Subject: Re: [boost] [serialization] Reading newer archives - wasthrowing unsupported_class_version, now crashes
From: Robert Ramey (ramey_at_[hidden])
Date: 2012-05-11 13:32:54
Lars Viklund wrote:
> On Thu, May 10, 2012 at 10:06:42PM -0800, Robert Ramey wrote:
>> Nikolay Mladenov wrote:
>> As to why it's this way, the answer is pretty simple. The original
>> version of the library has some errors. Problem is, fixing them
>> is much harder than with other libraries because of the requirement
>> to maintain the ability to read archives created with previous
> This is not an answer.
lol - I believe that the question was why this is the way it is. This
is the simple answer.
> Why was this code defined out, and what is
> solved by doing so?
If I recall correctly, the problem arose when a user started overload
the version number which with other data - some sort of guid or date
or something like that. The version number was defined as an integer
(or maybe short integer) which these days in C++ is large enough
to hold this kind of data. When made a change in the library to
enforce catch more user errors, this problem came up. So I commented
out the change. I believe that is how we got here today. (I could
be wrong about this as I'm speaking from memory). So the current
complaint is that the current library doesn't detect a particular type
of user error which in principle it can but in practice never has. I could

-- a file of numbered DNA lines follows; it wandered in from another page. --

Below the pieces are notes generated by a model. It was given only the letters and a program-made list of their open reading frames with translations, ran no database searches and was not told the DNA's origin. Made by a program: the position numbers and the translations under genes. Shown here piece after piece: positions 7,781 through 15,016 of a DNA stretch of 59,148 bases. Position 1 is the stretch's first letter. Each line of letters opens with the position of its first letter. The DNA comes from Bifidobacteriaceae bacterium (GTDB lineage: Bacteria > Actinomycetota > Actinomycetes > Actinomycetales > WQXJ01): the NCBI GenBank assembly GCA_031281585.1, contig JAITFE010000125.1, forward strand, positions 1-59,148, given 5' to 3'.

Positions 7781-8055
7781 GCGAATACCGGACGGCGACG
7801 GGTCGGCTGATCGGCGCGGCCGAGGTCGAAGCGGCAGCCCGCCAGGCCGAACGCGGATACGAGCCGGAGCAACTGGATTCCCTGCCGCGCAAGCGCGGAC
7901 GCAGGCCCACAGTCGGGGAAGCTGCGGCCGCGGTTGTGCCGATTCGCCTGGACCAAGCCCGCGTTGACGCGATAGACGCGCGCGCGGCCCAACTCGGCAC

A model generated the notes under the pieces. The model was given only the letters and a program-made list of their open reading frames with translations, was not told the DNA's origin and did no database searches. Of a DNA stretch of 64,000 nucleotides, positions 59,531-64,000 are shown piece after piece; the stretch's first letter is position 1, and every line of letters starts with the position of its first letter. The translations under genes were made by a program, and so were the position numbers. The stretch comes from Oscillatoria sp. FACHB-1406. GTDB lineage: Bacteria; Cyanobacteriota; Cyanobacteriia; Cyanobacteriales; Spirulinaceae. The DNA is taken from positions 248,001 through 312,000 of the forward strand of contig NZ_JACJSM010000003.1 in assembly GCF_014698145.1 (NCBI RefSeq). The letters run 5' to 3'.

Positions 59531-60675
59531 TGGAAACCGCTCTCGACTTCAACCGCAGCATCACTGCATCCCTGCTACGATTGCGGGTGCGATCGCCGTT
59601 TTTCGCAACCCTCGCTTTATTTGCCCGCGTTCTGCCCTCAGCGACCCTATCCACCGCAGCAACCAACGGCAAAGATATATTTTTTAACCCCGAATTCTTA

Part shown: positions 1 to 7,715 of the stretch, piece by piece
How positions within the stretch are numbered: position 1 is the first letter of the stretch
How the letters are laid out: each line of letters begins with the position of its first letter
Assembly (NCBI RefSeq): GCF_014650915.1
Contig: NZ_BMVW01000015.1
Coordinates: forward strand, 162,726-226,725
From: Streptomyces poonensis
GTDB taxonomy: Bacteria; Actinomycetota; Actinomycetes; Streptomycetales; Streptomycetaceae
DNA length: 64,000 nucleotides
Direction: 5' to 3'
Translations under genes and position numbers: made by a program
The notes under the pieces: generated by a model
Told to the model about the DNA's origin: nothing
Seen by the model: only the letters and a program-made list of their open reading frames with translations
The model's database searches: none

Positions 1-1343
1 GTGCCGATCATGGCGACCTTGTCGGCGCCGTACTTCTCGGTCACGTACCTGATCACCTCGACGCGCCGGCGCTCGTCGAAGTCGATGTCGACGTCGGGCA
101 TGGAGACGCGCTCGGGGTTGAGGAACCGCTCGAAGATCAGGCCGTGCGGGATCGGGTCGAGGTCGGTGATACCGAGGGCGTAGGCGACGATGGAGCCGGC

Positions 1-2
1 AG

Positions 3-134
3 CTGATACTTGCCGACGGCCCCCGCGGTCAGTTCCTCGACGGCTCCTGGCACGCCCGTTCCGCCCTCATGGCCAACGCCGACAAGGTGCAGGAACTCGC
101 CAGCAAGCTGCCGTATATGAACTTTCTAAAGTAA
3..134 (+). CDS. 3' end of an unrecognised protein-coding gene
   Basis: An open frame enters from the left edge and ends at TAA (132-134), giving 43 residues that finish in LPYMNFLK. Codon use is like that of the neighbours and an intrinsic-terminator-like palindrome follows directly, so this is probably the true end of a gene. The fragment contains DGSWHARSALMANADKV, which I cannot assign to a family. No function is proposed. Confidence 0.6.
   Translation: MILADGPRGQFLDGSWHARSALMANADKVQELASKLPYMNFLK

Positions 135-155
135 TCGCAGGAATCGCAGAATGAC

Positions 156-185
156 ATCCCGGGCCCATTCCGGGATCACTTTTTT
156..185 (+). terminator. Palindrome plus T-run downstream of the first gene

just change the 0 to 1 to re-enable the code but of course I'll then
risk the ire of someone who has overloaded the version data type.
> What _is_ the underlying problem, there is nothing in your message
> that explains why this happens.
The real underlying problem is the usage in C++ of int or short int as
a datatype. I've come to believe that should never be done and is
always a potential bug. I've resolved to avoid doing this in the future.
In fact - this problem arose because of an attempt to improve the
code by implementing this policy.
>No-one goes around and disables code
> blocks for no reason, removing functionality.
lol - I had a reason.
> I cannot trust a library that has secret known bugs, especially if it
> has a track record of messing up (like the forgotten version bump and
> all that).
lol - if anyone thinks they can do a better job - feel free to step up!
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